The Ministry of Justice finds AS Eesti Vanglatööstus to no longer be feasible as a company, with prison labor services moving to the Tallinn Prison from 2025.
Estonia operated ten prisons with 4,500 inmates back when the state-owned AS Eesti Vanglatööstus was created in 2001. By today, the country has just three prisons and this summer the total number of inmates fell below 2,000 for the first time, said Rait Kuuse, Ministry of Justice undersecretary for prisons.
"The inmates we have or will have rather need guidance and to be taught different skills today. So the state-owned public limited company model simply won't stand the test of time," Kuuse remarked.
That is why the Ministry of Justice plans to terminate the company. Kuuse said the company will be retained until the end of next year, while new contracts will be handled by the Tallinn Prison a soon-to-be-created department of which will be put in charge of prison labor all over Estonia. "All activities that show promise today will be retained," he added.
AS Eesti Vanglatööstus currently sells around one hundred different products, ranging from doghouses to firewood baskets and ash pans, under its main trademark of Stoveman But the company made the lion's share or €1.9 million of its €3.9 million sales revenue last year on stoves and stovetops.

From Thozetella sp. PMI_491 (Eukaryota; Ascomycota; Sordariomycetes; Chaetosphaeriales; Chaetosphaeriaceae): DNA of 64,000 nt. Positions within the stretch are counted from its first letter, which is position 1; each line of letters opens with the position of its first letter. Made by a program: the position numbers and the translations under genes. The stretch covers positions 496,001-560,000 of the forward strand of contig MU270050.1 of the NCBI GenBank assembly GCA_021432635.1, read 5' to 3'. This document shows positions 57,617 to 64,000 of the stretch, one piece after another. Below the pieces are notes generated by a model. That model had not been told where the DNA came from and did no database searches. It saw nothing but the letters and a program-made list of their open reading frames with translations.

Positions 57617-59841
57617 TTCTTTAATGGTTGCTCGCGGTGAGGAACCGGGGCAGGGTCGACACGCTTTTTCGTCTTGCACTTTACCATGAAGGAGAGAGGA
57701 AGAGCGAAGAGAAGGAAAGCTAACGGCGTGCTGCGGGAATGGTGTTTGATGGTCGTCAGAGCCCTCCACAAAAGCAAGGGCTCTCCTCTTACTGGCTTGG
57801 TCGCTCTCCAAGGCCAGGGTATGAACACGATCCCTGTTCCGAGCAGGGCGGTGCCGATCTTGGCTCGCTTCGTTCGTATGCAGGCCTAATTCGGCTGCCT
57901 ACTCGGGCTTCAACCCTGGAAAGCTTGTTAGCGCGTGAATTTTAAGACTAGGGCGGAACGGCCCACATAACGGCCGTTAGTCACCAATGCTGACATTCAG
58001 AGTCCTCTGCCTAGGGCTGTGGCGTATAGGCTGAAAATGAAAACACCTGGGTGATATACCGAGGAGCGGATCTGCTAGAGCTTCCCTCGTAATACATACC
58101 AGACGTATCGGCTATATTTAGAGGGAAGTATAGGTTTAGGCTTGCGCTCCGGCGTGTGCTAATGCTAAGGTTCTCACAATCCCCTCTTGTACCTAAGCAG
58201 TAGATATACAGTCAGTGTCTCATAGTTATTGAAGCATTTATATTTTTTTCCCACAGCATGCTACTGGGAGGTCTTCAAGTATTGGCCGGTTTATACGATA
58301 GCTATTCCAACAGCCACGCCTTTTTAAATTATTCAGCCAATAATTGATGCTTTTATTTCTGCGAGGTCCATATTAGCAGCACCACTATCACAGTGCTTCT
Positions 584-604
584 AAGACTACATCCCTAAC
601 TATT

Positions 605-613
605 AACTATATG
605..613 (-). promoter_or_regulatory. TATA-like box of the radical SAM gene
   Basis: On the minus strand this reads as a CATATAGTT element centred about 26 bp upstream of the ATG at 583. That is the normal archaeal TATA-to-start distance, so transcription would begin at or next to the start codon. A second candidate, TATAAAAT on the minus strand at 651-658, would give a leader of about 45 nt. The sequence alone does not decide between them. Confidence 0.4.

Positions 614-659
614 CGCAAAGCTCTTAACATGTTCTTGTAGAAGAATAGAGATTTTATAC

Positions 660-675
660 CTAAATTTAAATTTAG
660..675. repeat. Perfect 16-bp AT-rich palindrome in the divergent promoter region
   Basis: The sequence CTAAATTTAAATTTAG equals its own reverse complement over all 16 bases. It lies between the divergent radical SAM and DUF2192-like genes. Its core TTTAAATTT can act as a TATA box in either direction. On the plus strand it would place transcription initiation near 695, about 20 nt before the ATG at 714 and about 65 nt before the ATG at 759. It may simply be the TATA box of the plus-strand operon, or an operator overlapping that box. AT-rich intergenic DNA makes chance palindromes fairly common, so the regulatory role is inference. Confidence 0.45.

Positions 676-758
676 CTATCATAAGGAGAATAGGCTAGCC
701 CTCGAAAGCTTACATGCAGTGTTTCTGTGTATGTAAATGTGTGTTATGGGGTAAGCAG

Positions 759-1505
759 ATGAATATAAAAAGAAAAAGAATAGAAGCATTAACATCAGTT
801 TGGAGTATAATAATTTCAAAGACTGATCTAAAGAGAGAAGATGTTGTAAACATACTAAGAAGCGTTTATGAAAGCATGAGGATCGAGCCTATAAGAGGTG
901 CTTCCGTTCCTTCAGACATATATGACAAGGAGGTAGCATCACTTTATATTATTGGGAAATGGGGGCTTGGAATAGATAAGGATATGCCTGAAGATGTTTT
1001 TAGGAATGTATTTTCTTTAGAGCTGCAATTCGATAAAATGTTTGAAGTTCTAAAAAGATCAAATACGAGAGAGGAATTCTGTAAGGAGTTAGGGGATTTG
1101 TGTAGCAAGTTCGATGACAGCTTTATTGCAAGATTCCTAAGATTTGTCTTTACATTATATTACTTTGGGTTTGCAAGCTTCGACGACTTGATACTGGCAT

"We are seeing shorter punishments. And if your business model is based on long punishments where you have time to teach people very specific skills, including welding, we are realizing today that this model is not sustainable."
But Kuuse said that this does not mean the Stoveman trademark will immediately disappear.
"The work will continue but might become simpler as the number of inmates falls. Perhaps we should also look at what kind of work would benefit the state and what is not always available on the market."
The undersecretary also said that a state agency is more flexible than a company, giving the example of Estonian Defense Forces (EDF) exercises and how the prison industry can take it upon itself to put the army's gear in order.
"For example, shining the boots of all exercise participants, which is something the Tallinn Prison has been handling. We would be hard-pressed to source something that labor intensive in a short time on the market."
It has also been suggested that the prison industry constitutes unfair competition. Indeed the firm's annual report reveals that the state is subsidizing the company to the tune of €2.2 million annually by charging lower rent for manufacturing premises.
Kuuse said that state-companies are subject to more state aid rules than agencies. "Having a prison in charge of inmate labor is a more transparent option than having a state company handle it."
It has been discussed whether AS Eesti Vanglatööstus should pay the owner dividends. The firm currently spends proceeds on expansion, and while a state agency does not need to generate profit, Kuuse suggested the industry will have to pay its own way also in the future.
"Activities to organize inmate employment should break even. Offering services, we will make sure it continues to pay for the people and activities involved," the undersecretary stressed.
Editor: Marcus Turovski